“Let’s drive straight to the police station,” said Viola, as she helped Mila into the car. Jack was driving. Mila’s head was clearing as she drank more water.
At the police station Viola and Jack helped Mila open a case against Monza. As she described him, one of the policemen came forward from the back office.
“I think I know who you are describing,” he said.
“You know this monster?” asked Viola.
“If it’s who I think it is we suspect him of human trafficking and drug dealing,” said the policeman. “There have been reports, not just your sister’s. We have been trying to catch him for some time. But we didn’t know where he took the girls … but now … Maybe we can make progress.”
The police tried to get as much information from Mila as possible. She had to describe how Monza looked, and the building he had taken her too. She gave the police his number but Monza must have trashed his phone, because the call was untraceable.
“He’s probably lying low by now,” said the policeman. “He must know you would go to the police.”
“I wonder how many girls were there? Yhooo! My God, we live in a cruel world!” Viola said, clapping her hands and watching her little sister shaking from the ordeal.
“I will let you know when we catch him,” said the policeman. “In the meantime be careful. Let us know if he tries to contact you again.”
The next two days Viola applied for leave from work, just to watch Mila, even though she had recovered well.
“To think that I was so naïve and trusted all of his lies,” Mila said as they sat drinking coffee together.
“I am so grateful that you were brave and fought your way out. If it seems too good to be true, then something is not right,” said Viola. “I should have stopped you that morning when you told me you didn’t know what the job was. Something felt wrong. I should have–”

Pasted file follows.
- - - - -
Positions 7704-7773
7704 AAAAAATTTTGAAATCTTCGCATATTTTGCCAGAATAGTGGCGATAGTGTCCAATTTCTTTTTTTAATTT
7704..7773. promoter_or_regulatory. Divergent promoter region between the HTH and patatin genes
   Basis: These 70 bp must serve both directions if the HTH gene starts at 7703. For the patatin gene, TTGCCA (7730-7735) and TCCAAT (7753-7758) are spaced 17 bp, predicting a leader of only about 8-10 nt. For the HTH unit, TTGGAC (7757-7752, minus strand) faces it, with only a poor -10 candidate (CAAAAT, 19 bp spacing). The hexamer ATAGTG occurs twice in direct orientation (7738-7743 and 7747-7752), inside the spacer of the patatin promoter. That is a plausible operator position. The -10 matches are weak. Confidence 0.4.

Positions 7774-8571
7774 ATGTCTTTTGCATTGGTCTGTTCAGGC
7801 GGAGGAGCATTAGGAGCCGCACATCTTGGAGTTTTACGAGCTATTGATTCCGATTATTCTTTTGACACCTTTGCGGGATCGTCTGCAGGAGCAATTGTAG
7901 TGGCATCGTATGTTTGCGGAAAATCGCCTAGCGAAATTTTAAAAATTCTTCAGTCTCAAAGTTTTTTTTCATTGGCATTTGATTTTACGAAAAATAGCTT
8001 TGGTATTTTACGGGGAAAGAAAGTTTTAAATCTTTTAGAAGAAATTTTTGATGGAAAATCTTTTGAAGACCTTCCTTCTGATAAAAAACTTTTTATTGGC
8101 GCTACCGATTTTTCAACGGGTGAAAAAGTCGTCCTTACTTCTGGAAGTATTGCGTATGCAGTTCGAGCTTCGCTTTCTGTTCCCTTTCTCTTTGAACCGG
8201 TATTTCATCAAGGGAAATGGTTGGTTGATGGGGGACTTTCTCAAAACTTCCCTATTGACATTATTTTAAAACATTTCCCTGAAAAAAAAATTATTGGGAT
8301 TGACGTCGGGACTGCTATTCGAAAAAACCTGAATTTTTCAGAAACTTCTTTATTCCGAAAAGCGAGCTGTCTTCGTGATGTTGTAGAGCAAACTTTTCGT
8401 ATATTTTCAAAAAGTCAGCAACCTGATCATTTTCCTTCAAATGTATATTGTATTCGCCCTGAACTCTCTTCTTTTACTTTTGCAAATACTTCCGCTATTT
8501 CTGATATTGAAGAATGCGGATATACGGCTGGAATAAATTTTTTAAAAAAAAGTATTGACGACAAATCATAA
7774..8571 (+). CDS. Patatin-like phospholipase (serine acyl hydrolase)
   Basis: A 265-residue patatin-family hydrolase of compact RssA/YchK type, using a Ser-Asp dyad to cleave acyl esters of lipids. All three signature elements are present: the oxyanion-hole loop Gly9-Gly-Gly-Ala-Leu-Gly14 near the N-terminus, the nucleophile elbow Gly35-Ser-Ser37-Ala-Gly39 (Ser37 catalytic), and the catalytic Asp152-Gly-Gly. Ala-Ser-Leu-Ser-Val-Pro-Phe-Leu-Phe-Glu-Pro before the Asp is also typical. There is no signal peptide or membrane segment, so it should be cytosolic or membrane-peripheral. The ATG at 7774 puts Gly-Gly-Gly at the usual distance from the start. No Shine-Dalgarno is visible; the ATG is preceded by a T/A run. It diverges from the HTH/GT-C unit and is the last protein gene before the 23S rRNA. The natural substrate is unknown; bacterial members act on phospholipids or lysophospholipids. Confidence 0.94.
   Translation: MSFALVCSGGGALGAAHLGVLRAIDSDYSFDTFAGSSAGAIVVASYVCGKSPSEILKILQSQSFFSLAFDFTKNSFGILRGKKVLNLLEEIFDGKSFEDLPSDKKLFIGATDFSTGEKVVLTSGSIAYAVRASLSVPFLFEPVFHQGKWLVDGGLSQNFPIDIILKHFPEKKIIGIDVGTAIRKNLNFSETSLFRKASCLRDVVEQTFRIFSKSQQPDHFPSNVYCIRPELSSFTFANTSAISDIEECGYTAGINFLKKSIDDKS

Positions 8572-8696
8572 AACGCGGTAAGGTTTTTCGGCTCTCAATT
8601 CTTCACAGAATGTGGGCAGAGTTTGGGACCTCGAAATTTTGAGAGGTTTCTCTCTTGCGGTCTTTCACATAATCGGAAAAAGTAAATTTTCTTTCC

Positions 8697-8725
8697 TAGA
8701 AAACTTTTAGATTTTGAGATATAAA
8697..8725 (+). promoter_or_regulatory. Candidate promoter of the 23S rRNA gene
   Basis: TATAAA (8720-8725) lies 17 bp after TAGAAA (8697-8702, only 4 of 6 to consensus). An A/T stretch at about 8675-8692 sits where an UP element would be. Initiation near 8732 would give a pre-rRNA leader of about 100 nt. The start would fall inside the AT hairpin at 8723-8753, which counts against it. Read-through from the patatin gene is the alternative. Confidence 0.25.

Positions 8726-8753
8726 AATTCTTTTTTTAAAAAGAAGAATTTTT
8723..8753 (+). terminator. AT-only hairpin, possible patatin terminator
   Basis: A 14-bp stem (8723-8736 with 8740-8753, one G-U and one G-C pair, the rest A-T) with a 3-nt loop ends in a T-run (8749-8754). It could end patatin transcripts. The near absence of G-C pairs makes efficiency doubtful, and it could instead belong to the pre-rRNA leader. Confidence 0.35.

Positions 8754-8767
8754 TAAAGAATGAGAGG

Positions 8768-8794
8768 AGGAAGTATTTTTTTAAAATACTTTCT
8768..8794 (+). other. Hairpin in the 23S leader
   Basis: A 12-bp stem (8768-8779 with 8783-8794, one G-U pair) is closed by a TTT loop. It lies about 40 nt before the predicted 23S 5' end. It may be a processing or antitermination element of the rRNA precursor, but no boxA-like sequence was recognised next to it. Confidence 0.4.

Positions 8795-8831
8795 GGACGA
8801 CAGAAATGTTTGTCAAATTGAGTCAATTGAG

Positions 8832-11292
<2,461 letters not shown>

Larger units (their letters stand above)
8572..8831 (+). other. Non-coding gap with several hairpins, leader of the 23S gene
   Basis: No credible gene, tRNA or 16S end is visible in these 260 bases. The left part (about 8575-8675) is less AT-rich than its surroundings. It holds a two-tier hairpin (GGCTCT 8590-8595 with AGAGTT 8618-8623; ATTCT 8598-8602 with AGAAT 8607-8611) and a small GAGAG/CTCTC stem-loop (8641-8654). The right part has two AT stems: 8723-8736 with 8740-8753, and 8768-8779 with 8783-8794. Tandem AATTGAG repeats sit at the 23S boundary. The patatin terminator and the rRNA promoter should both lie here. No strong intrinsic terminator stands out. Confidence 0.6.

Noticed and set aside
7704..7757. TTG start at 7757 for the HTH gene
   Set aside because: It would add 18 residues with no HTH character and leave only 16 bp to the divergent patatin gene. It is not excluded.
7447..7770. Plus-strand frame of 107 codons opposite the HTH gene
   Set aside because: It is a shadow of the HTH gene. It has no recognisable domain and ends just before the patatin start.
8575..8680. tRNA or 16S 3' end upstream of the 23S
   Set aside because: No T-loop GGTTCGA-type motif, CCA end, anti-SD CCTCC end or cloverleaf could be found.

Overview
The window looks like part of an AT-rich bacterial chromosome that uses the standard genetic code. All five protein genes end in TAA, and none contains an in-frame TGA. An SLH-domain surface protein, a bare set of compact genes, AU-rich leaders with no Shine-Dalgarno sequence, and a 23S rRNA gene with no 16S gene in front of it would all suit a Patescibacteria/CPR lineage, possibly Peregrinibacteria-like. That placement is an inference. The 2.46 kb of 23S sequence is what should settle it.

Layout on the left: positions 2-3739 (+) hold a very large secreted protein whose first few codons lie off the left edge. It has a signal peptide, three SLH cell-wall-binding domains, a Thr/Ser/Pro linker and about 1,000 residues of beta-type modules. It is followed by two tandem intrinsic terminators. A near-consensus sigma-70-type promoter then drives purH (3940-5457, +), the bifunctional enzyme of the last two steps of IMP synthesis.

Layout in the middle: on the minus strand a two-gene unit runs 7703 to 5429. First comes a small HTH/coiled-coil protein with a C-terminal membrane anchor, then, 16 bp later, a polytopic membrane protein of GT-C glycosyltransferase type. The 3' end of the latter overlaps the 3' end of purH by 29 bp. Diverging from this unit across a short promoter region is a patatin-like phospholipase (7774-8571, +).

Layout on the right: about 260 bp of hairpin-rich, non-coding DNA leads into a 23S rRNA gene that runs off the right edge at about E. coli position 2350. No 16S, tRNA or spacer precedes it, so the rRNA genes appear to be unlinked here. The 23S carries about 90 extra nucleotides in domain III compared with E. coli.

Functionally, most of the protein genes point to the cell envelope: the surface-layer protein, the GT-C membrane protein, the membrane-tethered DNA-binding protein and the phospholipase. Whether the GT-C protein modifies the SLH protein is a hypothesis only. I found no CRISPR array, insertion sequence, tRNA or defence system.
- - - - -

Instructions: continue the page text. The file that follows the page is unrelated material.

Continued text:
“You can’t blame yourself,” said Mila. “I should never have gone with a stranger. I knew nothing about him.”
“The main thing is you are back and safe with us,” said Viola, hugging her.
* * * * *
A week passed by and Mila started to feel her old self again. Viola had found somewhere she could do extra classes on a Saturday that would help her improve her Maths and English marks. Jack, meanwhile, went with her to the nearby Traffic Department to get a date to write her learner’s license, and bought her the K53 manual.
Back at home, Jack told Mila about an event they were going to have the following weekend for Mam Sandlana, who was well-known and loved in the community. She was retiring from her position as principal at Jack’s school and he was in charge of organizing the event.
“So she decided to retire eventually? Yhoo she is old! She should have retired a long time ago,” laughed Viola.
“I hope everything goes well,” said Jack, and then turned to look at Mila, who was busy on her sister’s laptop, typing another application letter.
“Mila, don’t you want to come along on Saturday to the farewell function of our principal? How is the job search going anyway? Have they called you back from that jewellery store you applied at?” asked Jack.
“Uumm! Nope! I don’t think I got it anyway. They should have called by now,” answered Mila sadly. It was dawning on her that getting a job was an uphill battle that required great perseverance.
“Just come to our celebration on Saturday and cool your mind off. It’s going be like a kind of market or fete, so you can bake your delicious muffins and sell them there, if you want. There will be lots of people, and above all your muffins are to die for! You will make good money,” said Jack, winking at Viola. Viola just smiled.
“Umm … I might come if you promise to give me a slot to sing in the concert part,” teased Mila.
“Well, I don’t know. I have already arranged a singing group.”
“That’s fine. I think it will be good for me to just get out and meet people. And I will make my muffins,” she said proudly, making a funny face. “And sell them.”
“Great, I will put your name on the list of stalls,” said Jack.
Tell us: Do you agree that perseverance is a must in a job search?